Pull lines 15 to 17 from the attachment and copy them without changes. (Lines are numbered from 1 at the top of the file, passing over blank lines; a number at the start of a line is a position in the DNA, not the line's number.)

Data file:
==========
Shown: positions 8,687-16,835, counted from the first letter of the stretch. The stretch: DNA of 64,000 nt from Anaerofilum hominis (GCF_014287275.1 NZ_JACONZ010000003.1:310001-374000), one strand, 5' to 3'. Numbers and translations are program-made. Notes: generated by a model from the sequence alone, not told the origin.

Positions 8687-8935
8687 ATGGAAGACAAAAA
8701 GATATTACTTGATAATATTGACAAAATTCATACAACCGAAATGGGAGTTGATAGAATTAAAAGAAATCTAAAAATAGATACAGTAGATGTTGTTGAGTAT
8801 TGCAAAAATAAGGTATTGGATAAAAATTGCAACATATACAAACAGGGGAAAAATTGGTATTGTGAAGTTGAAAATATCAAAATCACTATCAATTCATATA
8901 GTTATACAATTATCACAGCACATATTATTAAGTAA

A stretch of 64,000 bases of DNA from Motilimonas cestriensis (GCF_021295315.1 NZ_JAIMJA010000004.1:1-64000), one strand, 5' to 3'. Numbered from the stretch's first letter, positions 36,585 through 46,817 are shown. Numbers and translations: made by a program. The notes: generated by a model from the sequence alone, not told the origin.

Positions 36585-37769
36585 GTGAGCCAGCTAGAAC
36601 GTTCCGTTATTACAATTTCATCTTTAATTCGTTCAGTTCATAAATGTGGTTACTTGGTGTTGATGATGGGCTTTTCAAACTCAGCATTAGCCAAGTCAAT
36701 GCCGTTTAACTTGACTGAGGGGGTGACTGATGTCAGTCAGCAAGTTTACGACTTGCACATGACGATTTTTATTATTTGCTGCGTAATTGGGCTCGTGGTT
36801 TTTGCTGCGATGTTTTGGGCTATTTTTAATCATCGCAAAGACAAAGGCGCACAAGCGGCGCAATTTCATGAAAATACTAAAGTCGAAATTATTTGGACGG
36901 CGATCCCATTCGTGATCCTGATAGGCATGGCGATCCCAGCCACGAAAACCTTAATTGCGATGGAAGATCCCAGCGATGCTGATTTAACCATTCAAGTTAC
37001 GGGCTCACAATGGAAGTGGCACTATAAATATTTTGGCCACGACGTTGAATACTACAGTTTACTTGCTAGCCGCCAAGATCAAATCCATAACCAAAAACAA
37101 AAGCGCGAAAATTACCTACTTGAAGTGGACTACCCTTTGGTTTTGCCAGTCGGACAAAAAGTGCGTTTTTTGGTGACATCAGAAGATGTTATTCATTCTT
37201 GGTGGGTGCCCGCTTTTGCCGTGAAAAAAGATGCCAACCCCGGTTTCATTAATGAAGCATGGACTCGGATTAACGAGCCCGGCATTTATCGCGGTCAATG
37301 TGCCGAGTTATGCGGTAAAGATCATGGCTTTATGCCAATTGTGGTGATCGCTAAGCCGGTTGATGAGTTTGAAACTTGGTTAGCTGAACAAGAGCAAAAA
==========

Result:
37101 AAGCGCGAAAATTACCTACTTGAAGTGGACTACCCTTTGGTTTTGCCAGTCGGACAAAAAGTGCGTTTTTTGGTGACATCAGAAGATGTTATTCATTCTT
37201 GGTGGGTGCCCGCTTTTGCCGTGAAAAAAGATGCCAACCCCGGTTTCATTAATGAAGCATGGACTCGGATTAACGAGCCCGGCATTTATCGCGGTCAATG
37301 TGCCGAGTTATGCGGTAAAGATCATGGCTTTATGCCAATTGTGGTGATCGCTAAGCCGGTTGATGAGTTTGAAACTTGGTTAGCTGAACAAGAGCAAAAA